The mean cross-sectional area of atherosclerosis in the internal carotid artery intima was <1% of that in the common carotid (Figure 2A versus 2B). CEE and CEE+MPA treatment resulted in plaque size in these arteries that was significantly smaller, by 92% (P=0.01) and 86% (P=0.04), respectively (Figure 2). The tibolone-treated groups were not different from control (Lo Tib, P=0.83; Hi Tib, P=0.84). The high variability within and across treatment groups for the internal carotid arteries was primarily due to a relatively large number (>50%) of cases that were unaffected with either fatty streaks or plaques. Because of this, we also determined the prevalence of atherosclerosis in the internal carotid artery (ie, percentage of cases affected with any atherosclerosis). Atherosclerosis was present in 40% of the control animals, whereas only 12% in the CEE group were affected (P=0.02). Fewer cases were affected in the CEE+MPA group (21%), but this was not significantly different from controls (P=0.13). Treatment with either Lo Tib or Hi Tib did not significantly change the number of affected cases relative to control (Lo Tib, 38% affected [P=0.92]; Hi Tib, 45% affected [P=0.71]).
The objective of this study was to determine whether reductions in HDLC resulting from tibolone treatment exacerbated diet-induced atherosclerosis in the carotid arteries of surgically postmenopausal cynomolgus monkeys. Despite the finding that tibolone treatment (Hi Tib) increased plasma concentrations of LDL+VLDLC by 16% and reduced plasma concentrations of HDLC by an average of 52%, there was no exacerbation of either common or internal carotid artery atherosclerosis or, as described elsewhere, coronary artery atherosclerosis.19 This finding may not fully reflect the potential of tibolone for inhibiting atherosclerosis in human subjects, because the HDLC decreases were greater than those seen in women, and in women tibolone does not increase LDLC concentrations.9 It should be noted that the progression of atherosclerosis in the internal carotid arteries of cynomolgus monkeys is slower than that of other arterial sites such as the coronary arteries. Consequently, the atherosclerotic lesions that were quantified here were quite small. One cannot be certain about the relevance of early arterial changes with respect to atherosclerosis later in life; however, it seems reasonable to speculate that the presence of atherosclerotic plaques early in life would predict the development of larger plaques at a later age. Another point worth noting is that we do not know whether, and to what extent, having removed the left carotid arteries from these monkeys (6 months into the study) changed blood flow in the right carotid arteries or whether there were effects on atherosclerosis progression.
The ≈60% decrease in both common and internal carotid artery atherosclerosis by CEE treatment is consistent with a previous study.21 In that study, CEE reduced common carotid artery atherosclerosis by ≈50% (P=0.0001) and that of the internal carotid artery by ≈70% (P=0.0003). Thus, both monkey studies provide some pathologic rationale for the conclusion reached by Paganini-Hill,5 from a review of 7 studies, that postmenopausal estrogen users may have reduced stroke risk. The monkey studies are also consistent with the recent observation of Grodstein et al,22 who noted a reduced risk from all strokes among women treated with low-dose CEE (0.3 mg CEE/day).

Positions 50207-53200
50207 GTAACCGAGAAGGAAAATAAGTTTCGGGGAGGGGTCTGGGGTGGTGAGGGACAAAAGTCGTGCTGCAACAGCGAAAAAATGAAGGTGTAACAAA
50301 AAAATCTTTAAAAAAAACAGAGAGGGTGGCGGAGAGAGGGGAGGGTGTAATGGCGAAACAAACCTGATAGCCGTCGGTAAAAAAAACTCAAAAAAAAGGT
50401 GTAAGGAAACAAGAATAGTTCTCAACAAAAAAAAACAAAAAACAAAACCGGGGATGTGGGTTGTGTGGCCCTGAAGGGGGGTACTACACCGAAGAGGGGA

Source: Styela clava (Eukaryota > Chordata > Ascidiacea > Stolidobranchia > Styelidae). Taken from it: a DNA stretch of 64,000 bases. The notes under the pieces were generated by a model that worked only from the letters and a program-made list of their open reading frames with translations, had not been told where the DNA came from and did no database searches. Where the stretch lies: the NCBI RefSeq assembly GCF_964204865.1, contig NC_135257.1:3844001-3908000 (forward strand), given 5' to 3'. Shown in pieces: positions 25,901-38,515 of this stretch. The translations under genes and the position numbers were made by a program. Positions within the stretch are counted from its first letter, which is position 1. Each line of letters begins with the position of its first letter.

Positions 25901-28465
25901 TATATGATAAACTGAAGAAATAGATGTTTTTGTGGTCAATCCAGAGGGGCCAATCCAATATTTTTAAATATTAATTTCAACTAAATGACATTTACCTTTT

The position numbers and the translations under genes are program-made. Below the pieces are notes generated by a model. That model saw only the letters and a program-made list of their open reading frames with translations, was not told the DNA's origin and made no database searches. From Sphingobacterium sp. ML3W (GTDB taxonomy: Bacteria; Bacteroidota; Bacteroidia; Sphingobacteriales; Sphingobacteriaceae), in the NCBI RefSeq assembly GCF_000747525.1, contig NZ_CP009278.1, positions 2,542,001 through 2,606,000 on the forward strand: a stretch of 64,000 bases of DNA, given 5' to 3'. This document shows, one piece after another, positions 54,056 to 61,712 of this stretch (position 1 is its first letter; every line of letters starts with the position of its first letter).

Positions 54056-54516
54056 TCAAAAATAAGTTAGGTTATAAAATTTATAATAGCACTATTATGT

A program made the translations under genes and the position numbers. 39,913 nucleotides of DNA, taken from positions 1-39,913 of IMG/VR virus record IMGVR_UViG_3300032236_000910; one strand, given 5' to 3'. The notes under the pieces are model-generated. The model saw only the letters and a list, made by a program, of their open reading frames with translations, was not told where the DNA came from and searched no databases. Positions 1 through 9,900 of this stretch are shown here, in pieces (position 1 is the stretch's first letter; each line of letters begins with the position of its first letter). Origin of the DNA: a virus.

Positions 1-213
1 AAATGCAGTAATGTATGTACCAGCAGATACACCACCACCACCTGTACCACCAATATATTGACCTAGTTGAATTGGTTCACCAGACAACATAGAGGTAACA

Our group has reported previously that MPA appeared to attenuate the inhibition of coronary artery atherosclerosis by CEE.23 In the current study we did not find attenuation of the CEE effect by MPA on common and internal carotid artery atherosclerosis (Figure 2). This is consistent with observational studies that considered combined therapy and stroke.22,24,25⇓⇓
The finding of a lack of exacerbation of carotid artery atherosclerosis associated with the tibolone-induced reductions in HDLC is consistent with our earlier findings in which a decrease in HDLC in monkeys treated with contraceptive steroids did not exacerbate atherosclerosis.26 In that report we suggested that there were plasma lipid–independent effects of ethinyl estradiol that protected the coronary arteries from the deleterious effects of HDLC reductions. It is possible that by similar mechanisms, the 3-α and 3-β hydroxy estrogenic metabolites of tibolone are acting directly on the artery wall to modify potential negative effects associated with the low HDLC. Additionally, the lack of an effect on atherosclerosis of the lower HDLC could be a result of the mechanism by which tibolone lowers HDLC. If the HDLC lowering is secondary to a more rapid clearance, this generally does not exacerbate atherosclerosis, probably because reverse cholesterol transport is not diminished, even though the steady-state HDLC concentrations are reduced.27 Another possible explanation for the tibolone-induced lowering of HDL not increasing atherosclerosis is that there may be a change in the composition of the HDL that makes it more efficient in promoting efflux of cellular cholesterol. We cannot eliminate this possibility because we did not do compositional or subclass analysis on the HDL in this study, but we did find that in vitro cholesterol efflux using sera from these tibolone-treated animals was not reduced in proportion to HDL lowering.28